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Friend 'til the end: A final farewell to Betty White

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A young Betty White — Photo courtesy of ABC Photo Archives
A young Betty White — Photo courtesy of ABC Photo Archives

Last Thanksgiving I spent by myself. I live in my van and travel full-time as a nomad, and I wasn't near anyone I could celebrate with. Naturally, I was in my feels, lonely on a holiday. So I published this to Facebook:

"Need something to be thankful for today? We're less than two months away from Betty White's 100th birthday."

Current events considered, that post didn't age well over the course of a few weeks, certainly not as well as its subject had over her lifetime.

I know what you're thinking: I killed Betty White.

Of course I didn't, but when the news broke of the legendary actress's passing on New Year's Eve, I felt guilty for perhaps jinxing her chances of achieving centenarian status with my premature hopefulness. Thankfully, I'm not superstitious. The fact is, Betty White was old. Ninety-nine years old. It was her time.

There was something else I felt when I read TMZ's report on 2021's last hurrah: cheated.

Yes, I felt cheated. I don't think I'm alone when I say that we all deserved — after enduring several years of mounting setbacks and increasingly terrible headlines — to see America's grandmother reach a milestone birthday that less than 1% of the human population reaches. Nobody deserved it more than Betty herself, but we deserved it too. Still, her last-day-of-the-year death wasn't altogether surprising. Chalk it up to one more way the 2020s are royally fucking us.

Blue-check Twitter user Qasim Rashid, Esq. managed to soften some of that blow, however. Hours after Betty's death started trending, he offered a virtual Band-Aid for our collective hearts with this (unedited) tweet:

"On one hand she was 99 years 348 days old when she died. On the other hand she lived through 24 leap years, i.e., 24 extra days. All I'm saying is mathematically, it arguably checks out that she lived 100 years and 7 days."

That declaration is hereby official as far as I'm concerned.

Betty White on the set of The Golden Girls — Photo courtesy of NBC  

Digging a little deeper, what was it about Betty White that endeared us to her, perhaps more than any other Golden Girl our queer community quotes, imitates, and venerates?

That she was the last one left? Her singular dedication to animal welfare? Her Guinness World Record for the longest-working person in television? Those inevitable appearances on our lazy Sunday game show rerun marathons? Or maybe the way she played Rose Nyland with such believable naivety?

There's something to that last one.

Betty played plenty of memorable TV characters before Rose: the title character on Life with Elizabeth in the 1950s, making history as the first female producer of a sitcom; perpetually perky Sue Ann Nivens on The Mary Tyler Moore Show; and Ellen Harper Jackson on Mama's Family.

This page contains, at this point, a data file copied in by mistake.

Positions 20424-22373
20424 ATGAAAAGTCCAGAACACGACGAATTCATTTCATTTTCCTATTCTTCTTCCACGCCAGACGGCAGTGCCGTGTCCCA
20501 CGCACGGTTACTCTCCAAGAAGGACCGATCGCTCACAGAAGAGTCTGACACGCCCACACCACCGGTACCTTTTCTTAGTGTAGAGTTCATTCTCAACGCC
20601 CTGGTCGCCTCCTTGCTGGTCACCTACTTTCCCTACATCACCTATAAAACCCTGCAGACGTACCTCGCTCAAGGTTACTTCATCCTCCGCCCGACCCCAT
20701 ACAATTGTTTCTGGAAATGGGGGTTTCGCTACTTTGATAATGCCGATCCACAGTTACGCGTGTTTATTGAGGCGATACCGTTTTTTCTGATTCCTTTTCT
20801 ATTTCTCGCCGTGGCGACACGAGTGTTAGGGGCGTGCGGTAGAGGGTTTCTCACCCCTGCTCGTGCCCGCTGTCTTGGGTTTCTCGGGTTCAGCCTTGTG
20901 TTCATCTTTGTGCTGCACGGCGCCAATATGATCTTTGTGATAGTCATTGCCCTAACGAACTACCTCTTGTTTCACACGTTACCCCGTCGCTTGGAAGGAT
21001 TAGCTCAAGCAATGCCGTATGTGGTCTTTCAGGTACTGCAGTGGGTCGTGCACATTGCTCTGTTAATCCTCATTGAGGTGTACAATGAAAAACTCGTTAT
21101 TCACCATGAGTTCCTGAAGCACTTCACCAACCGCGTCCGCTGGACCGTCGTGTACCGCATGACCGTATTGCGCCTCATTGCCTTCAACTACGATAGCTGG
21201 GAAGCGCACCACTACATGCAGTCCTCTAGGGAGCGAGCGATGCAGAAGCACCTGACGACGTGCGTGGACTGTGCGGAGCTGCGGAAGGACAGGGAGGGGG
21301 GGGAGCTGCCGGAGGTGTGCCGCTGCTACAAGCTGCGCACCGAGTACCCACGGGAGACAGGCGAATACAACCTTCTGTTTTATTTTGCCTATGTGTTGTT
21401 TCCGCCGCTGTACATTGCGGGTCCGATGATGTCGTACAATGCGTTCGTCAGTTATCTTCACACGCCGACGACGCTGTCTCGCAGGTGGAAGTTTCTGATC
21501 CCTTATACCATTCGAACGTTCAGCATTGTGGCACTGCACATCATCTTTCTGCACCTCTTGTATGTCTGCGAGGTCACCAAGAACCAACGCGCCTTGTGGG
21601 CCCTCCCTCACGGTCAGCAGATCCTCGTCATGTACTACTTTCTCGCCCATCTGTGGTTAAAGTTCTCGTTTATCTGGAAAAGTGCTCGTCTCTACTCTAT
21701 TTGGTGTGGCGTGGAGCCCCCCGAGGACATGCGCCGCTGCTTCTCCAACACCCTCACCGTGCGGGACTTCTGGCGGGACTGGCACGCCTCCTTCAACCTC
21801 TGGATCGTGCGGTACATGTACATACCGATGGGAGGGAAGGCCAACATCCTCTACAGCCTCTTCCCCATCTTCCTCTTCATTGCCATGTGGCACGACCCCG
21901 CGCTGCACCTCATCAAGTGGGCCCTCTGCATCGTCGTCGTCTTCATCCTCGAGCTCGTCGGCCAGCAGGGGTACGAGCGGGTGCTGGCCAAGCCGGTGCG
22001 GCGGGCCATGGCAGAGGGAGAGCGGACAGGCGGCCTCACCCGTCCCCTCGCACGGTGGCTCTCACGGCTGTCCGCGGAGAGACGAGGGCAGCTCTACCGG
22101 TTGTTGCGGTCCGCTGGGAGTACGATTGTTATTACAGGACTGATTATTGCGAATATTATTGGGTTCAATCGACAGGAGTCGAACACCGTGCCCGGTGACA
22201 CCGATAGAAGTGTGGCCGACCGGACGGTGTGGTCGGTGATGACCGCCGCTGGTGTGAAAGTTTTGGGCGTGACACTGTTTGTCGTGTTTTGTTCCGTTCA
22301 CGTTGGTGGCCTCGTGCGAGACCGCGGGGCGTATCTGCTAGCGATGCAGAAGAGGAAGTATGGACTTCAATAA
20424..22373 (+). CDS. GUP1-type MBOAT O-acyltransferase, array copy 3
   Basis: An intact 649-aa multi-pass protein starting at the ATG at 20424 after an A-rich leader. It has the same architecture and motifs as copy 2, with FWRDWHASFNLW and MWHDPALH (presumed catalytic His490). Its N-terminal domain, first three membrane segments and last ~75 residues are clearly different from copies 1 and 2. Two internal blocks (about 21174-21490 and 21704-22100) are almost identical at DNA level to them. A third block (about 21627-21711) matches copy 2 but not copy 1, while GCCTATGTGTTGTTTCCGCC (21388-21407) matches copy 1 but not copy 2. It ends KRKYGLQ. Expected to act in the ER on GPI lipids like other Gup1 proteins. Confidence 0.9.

But Rose was different than any character Betty had taken on before — and that's exactly why she chose to play her.

Any homo worth his salt knows that Betty originally was offered the role of Blanche, and Rose was meant for Rue McClanahan. The former didn't want to play another iteration of sex-charged Sue Ann — the part she was most famous for before the 1985 premiere of The Golden Girls — nor did McClanahan want to regurgitate the sweet-but-scatterbrained Vivian Harmon, whom she played on Bea Arthur's previous vehicle, Maude. So they switched. And none of us can imagine it any other way.

The Golden Girls was popular among Queers then and now because we see ourselves in them. Among our own friends, we know a Sophia, Blanche, Dorothy, and Rose. We personally identify ourselves as one of those character types as well. Or a blend of two or more. Me? I'm a quick-witted, smart-mouthed Dorothy-Sophia hybrid. Proudly.

Betty wasn't Rose, though. According to her friends, she was bawdy, a little bit crude at times. She enjoyed vodka and hot dogs. During World War II, she drove a PX truck as a member of the American Women's Voluntary Services. She never had a single acting lesson.

While those first few characteristics make her relatable — especially for a celebrity who's been one the entirety of most people's lives still living on this planet — it's the last detail that stands out for me. She never had a single acting lesson because she didn't need one. She was a natural, but she also was genuine. We saw it and we felt it, in our homes and in our hearts, decade after decade. We didn't have to meet her in person to know that, unequivocally, if we threw a party, invited everyone we knew, we would see...

You know where I'm going with this.

Betty White — thank you for being our friend.

Mikey Rox is an award-winning journalist and LGBT lifestyle expert whose work has been published in more than a hundred outlets across the world. Connect with Mikey on Instagram https://www.instagram.com/mikeyroxtravels/